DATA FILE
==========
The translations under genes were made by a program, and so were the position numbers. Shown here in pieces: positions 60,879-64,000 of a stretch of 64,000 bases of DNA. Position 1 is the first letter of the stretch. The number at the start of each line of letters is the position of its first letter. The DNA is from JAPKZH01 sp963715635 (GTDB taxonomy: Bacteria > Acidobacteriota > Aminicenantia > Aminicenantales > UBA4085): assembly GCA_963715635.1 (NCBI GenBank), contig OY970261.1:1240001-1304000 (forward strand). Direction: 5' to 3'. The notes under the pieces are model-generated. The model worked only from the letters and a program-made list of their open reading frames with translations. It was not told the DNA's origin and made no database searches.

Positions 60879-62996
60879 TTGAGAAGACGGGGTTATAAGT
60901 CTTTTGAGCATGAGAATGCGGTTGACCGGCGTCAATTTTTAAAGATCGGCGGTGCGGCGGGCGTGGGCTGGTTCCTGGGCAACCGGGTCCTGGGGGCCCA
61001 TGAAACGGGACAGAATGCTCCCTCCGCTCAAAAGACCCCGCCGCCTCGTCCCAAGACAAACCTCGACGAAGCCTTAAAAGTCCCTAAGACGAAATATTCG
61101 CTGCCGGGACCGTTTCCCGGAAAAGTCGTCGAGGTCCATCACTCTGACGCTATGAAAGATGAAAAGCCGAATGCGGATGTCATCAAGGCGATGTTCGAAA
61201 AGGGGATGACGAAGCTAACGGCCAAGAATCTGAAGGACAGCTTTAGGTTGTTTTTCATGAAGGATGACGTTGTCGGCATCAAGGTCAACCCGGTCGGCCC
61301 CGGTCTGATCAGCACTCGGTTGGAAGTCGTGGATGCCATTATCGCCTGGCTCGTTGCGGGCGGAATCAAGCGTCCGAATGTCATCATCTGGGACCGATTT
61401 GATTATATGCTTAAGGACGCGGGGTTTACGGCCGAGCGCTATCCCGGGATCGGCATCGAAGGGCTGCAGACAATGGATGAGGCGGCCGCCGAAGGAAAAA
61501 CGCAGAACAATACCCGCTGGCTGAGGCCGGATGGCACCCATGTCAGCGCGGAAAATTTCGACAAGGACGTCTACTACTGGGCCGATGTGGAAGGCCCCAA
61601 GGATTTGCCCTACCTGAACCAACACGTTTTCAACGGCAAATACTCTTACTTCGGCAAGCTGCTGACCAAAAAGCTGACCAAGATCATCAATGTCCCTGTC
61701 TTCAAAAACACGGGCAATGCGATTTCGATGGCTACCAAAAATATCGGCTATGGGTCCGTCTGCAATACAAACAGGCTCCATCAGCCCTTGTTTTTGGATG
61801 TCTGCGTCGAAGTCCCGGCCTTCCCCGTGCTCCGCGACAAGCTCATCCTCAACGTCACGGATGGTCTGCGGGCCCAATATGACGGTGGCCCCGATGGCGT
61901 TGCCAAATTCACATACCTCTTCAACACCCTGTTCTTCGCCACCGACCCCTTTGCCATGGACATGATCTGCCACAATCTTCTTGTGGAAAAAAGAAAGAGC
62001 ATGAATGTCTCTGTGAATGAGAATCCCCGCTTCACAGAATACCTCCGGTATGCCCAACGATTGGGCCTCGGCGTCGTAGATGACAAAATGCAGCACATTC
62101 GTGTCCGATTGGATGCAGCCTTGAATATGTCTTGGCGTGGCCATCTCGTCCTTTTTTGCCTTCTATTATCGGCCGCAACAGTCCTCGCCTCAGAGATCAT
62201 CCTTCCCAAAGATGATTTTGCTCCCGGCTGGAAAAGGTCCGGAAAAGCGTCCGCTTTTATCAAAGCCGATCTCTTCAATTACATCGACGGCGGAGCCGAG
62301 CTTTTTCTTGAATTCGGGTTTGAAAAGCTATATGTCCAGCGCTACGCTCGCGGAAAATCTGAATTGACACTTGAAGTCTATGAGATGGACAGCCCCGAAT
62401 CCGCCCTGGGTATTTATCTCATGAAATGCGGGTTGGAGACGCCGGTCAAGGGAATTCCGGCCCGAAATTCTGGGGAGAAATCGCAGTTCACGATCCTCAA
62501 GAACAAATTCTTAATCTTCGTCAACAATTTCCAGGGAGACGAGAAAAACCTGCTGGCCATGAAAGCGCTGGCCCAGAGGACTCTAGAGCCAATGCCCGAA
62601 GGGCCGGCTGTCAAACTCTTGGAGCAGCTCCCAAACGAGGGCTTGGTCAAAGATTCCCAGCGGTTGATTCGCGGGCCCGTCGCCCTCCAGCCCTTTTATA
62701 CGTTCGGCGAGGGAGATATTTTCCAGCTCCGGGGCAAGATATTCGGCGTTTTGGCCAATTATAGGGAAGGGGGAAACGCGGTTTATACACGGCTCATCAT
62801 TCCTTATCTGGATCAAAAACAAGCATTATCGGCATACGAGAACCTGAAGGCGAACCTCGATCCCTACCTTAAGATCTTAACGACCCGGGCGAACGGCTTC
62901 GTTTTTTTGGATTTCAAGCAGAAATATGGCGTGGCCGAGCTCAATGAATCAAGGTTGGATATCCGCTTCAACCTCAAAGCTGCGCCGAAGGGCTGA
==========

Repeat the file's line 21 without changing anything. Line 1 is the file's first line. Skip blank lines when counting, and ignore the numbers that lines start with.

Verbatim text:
62601 GGGCCGGCTGTCAAACTCTTGGAGCAGCTCCCAAACGAGGGCTTGGTCAAAGATTCCCAGCGGTTGATTCGCGGGCCCGTCGCCCTCCAGCCCTTTTATA